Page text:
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U.S. Army creates task force for large-scale renewable projects

By U.S. Army | August 11, 2011

Secretary of the Army John M. McHugh announced the establishment of the Energy Initiatives Office Task Force at the GovEnergy Conference in Cincinnati.

The Energy Initiatives Office, or EIO, Task Force is part of the Office of the Assistant Secretary of the Army for Installations, Energy and Environment, and will serve as the central managing office for the development of large-scale Army renewable energy projects. The EIO Task Force will be fully operational by Sept. 15.

The new EIO Task Force is integral to the Army addressing rising energy security challenges, escalating fuel prices and stricter federal mandates.

"The Energy Initiatives Office Task Force will help the Army build resilience through renewable energy while streamlining our business practices so developers can invest in and build an economically viable, large-scale renewable energy infrastructure," McHugh said. "To meet a goal of 25 percent renewable energy by 2025, the Army must use every opportunity to be energy efficient and draw power from alternative and/or renewable energy sources," he said.

The scale of renewable energy production the Army needs in order to provide enhanced energy security is estimated to require investment up to $7.1 billion over the next 10 years. This level of investment is expected to generate 2.1 million megawatt hours of power annually for the Army.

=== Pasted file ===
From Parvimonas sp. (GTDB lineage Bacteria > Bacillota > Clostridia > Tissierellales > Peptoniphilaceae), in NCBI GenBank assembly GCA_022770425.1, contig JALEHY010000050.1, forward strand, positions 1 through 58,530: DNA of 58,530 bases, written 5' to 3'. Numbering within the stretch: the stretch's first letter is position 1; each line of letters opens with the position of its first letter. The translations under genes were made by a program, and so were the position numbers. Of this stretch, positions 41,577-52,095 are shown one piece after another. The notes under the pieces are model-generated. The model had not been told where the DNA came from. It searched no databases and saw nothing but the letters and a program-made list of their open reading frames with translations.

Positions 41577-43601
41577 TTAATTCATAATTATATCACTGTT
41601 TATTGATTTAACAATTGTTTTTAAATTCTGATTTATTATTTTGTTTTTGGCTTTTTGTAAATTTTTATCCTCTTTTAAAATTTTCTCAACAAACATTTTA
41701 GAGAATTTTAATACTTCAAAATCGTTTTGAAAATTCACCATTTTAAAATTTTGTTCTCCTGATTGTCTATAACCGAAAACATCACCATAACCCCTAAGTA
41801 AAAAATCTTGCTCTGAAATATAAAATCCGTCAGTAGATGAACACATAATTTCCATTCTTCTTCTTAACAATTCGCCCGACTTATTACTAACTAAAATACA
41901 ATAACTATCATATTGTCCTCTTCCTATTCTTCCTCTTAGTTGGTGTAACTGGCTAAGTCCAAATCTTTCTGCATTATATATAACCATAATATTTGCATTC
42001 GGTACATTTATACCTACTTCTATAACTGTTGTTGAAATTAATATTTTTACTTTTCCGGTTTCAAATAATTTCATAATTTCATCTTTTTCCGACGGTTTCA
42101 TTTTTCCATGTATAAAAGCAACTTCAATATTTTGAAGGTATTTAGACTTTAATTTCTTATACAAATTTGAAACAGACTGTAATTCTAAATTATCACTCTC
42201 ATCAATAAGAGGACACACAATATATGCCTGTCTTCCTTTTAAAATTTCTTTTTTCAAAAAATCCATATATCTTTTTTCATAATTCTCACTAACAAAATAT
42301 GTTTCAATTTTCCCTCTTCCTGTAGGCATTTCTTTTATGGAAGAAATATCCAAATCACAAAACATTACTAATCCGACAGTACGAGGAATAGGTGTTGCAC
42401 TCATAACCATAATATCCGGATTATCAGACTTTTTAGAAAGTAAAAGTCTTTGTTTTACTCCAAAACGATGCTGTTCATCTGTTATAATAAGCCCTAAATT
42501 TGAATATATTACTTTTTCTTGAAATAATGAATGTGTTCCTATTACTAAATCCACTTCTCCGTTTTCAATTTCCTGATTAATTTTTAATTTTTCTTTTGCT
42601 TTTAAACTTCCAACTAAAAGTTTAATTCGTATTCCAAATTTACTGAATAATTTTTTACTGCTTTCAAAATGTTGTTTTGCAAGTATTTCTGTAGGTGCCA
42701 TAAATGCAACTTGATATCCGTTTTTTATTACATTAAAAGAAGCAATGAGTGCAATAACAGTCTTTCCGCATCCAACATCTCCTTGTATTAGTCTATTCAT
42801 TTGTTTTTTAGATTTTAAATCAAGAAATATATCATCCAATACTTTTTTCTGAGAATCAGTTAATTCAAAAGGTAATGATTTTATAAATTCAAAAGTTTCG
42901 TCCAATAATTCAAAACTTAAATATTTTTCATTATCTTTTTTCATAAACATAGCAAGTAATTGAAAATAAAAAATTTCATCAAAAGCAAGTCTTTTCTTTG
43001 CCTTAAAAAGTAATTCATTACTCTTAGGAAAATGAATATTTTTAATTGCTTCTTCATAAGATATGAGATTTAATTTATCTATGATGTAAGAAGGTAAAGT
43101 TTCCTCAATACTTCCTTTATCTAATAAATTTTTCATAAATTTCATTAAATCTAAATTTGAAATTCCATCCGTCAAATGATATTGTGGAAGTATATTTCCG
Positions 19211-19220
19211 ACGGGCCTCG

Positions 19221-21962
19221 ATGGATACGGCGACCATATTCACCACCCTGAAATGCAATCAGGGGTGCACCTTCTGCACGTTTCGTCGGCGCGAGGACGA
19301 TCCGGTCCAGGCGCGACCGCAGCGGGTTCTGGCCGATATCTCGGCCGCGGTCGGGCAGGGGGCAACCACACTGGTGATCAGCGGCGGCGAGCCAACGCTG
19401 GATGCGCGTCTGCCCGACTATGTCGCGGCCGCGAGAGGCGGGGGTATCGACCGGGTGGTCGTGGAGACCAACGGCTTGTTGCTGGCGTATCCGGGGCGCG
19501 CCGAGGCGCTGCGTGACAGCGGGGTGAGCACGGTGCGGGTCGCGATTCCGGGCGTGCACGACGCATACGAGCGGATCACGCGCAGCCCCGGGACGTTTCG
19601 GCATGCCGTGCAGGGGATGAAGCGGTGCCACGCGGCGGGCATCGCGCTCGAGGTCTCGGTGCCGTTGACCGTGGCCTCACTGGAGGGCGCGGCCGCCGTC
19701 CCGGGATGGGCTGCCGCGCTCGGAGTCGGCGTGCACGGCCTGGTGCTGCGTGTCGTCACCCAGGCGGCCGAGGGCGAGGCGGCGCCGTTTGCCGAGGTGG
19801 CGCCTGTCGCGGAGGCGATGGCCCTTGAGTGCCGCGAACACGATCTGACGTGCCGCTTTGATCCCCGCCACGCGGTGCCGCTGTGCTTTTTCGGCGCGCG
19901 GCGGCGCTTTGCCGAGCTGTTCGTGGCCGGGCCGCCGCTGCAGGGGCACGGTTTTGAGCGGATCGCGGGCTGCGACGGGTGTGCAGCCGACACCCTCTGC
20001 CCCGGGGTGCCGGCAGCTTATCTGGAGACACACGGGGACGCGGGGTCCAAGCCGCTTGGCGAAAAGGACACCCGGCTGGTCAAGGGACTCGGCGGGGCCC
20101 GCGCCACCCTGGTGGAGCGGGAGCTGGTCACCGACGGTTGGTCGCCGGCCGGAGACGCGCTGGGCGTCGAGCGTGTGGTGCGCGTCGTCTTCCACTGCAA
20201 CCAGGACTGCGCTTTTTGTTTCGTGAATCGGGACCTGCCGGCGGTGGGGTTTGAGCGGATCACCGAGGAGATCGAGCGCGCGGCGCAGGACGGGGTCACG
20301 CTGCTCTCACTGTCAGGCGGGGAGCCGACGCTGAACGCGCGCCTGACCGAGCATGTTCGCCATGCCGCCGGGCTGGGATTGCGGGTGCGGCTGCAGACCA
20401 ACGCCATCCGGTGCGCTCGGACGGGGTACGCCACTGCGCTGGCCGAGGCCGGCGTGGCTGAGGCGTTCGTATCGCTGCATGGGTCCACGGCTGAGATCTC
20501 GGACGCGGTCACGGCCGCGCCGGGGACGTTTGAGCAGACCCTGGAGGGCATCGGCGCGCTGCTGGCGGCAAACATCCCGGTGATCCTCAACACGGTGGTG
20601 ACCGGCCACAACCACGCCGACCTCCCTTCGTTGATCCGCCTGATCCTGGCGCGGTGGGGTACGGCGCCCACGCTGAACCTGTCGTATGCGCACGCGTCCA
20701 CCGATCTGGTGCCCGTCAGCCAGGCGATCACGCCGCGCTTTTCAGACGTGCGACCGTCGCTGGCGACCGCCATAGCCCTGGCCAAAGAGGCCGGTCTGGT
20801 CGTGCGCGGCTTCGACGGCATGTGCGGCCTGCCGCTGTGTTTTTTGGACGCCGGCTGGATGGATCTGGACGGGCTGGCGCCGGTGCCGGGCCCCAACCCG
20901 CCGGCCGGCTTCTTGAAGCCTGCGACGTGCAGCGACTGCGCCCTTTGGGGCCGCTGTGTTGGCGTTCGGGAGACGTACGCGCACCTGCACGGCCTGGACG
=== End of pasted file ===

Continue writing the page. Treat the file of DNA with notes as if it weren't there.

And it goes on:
The EIO Task Force will work within the Army to streamline existing acquisition processes and leverage industry for the execution of large-scale renewable and alternative energy projects on Army installations. Army installations currently are pursuing renewable energy infrastructure, but often lack needed expertise.

The EIO Task Force will fill this expertise gap and provide resources focused on working with the private sector to execute large-scale renewable energy projects. This is expected to result in increased interest by project developers and improved financial options for the Army.

"Addressing our energy security needs is operationally necessary, fiscally prudent and vital to mission accomplishment," McHugh said.

"The Army must leverage opportunities in renewable energy, which will enhance energy security," said Katherine Hammack, assistant secretary of the Army for installations, energy and environment.

Through the EIO Task Force, the Army is planning to conduct an aggressive outreach effort to attract and engage private industry to foster strategic and financial collaboration in support of the Army's installation energy needs.

 

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